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Archive for September 8th, 2012

I periodically mock Republicans for being the stupid party. Yes, some of them probably mean well, but they have this lemming-like instinct to throw themselves on hand grenades.

But I noted back in April that the supposedly right-wing Christian Democrat party in Slovakia put on a display of stupidity that was so mind-boggling that it made GOPers look like rocket scientists.

Notwithstanding their original protestations to the contrary, the Christian Democrats (who were the lead party in the governing coalition) decided to support the bailout of Greece.

And when Slovakia’s pro-freedom SAS Party (part of the governing coalition) refused to support this terrible idea, the top Christian Democrat politicians decided that the bailout was so important that they struck a deal with the Social Democrats to get their votes in exchange for early elections.

Which, of course, meant that Social Democrats prevailed and the Christian Democrats lost power. And, much to my dismay, the Social Democrats are now poised to repeal the flat tax.

But that terrible development is only happening because the Christian Democrats were so breathtakingly stupid that they threw away power in the first place. And they gave up power so they could do something bad for Slovakia. Amazing.

It seems stupidity is infectious, because something similar is now happening next door in the Czech Republic.

Just as was the case in Slovakia, there’s a supposedly right-wing government in charge of the Czech Republic. So you would think that this government would be focused on controlling spending and lowering tax rates.

But that’s based on the assumption of competence, intelligence, and principles. Those characteristics seem to be in short supply. Here’s an excerpt from a report in the Washington Post.

The lower house on Wednesday rejected a 1 percent increase in the sales tax on retail goods and a 7 percent income tax increase for the highest-earners. The parliamentary refusal came after six lawmakers from the conservative Civic Democratic Party of Prime Minister Petr Necas voted against because they said the tax hikes are against their party’s values. Necas said Thursday a new vote should take place in three months and the government is linking it to a confidence vote. If that vote also fails, the coalition government will fall.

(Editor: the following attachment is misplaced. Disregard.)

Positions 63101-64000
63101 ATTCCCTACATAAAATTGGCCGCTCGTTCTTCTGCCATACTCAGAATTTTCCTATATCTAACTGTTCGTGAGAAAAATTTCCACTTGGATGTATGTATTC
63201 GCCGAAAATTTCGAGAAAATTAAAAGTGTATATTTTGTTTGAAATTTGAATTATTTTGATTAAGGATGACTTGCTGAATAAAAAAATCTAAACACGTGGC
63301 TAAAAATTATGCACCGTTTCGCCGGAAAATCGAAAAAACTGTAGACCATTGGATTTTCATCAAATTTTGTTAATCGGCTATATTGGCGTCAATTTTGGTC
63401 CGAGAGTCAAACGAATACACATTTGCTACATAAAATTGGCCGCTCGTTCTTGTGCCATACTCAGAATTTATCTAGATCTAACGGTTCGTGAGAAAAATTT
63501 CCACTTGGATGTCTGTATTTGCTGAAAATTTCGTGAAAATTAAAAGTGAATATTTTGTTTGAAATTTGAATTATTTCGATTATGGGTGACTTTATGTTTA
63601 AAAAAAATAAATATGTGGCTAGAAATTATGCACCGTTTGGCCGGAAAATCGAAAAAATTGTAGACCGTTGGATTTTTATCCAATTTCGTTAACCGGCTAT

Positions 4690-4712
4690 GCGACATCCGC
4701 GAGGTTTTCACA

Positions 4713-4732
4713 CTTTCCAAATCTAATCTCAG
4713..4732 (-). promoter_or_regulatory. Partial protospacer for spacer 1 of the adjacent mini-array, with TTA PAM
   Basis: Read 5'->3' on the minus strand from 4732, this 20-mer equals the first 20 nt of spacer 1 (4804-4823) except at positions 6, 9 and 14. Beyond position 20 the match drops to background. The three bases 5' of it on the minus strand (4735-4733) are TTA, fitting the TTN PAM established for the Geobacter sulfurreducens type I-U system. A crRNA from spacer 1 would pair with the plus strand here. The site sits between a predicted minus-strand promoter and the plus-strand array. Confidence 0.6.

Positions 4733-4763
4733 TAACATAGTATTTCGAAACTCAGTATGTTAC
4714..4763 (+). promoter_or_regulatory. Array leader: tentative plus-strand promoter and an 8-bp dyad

Just in case you’re not familiar with the workings of parliamentary systems, the Prime Minister of the Czech Republic is throwing a tantrum and threatening to have an election (which he almost certainly will lose) and turn the country back over to the leftists.

“Read my lips, let’s screw the people”

Unless, of course, he can convince a handful of principled lawmakers from his own party decide to stab taxpayers in the back and support a big tax hike. But not just a big tax hike. The Prime Minister wants to get rid of the flat tax by imposing a special, Obama-style class-warfare tax rate on the so-called rich.

I hope the six lawmakers mentioned in the news report hold firm, even if they’re only doing the right thing for non-principled reasons. It soon will be very obvious that they are/were on the side of the angels and that the Prime Minister and the other members of the party are a bunch of hacks who are willing to screw taxpayers in a lame and pathetic effort to buy votes with other people’s money.

I’m not sure which politician is most deserving of scorn. Is it Prime Minister Necas, who is channeling the spirit of George H.W. “read my lips” Bush as he leads his party over the cliff? Or is it Prime Minister Radicova of Slovakia, who got her party tossed from power because she decided her nation’s taxpayers should support the corrupt vote-buying schemes of Greek politicians?

Or maybe I should augment the list by including other supposed right wingers of Europe, such as Sarkozy, Merkel, Cameron, and Rajoy, all of whom seem to specialize in betraying taxpayers.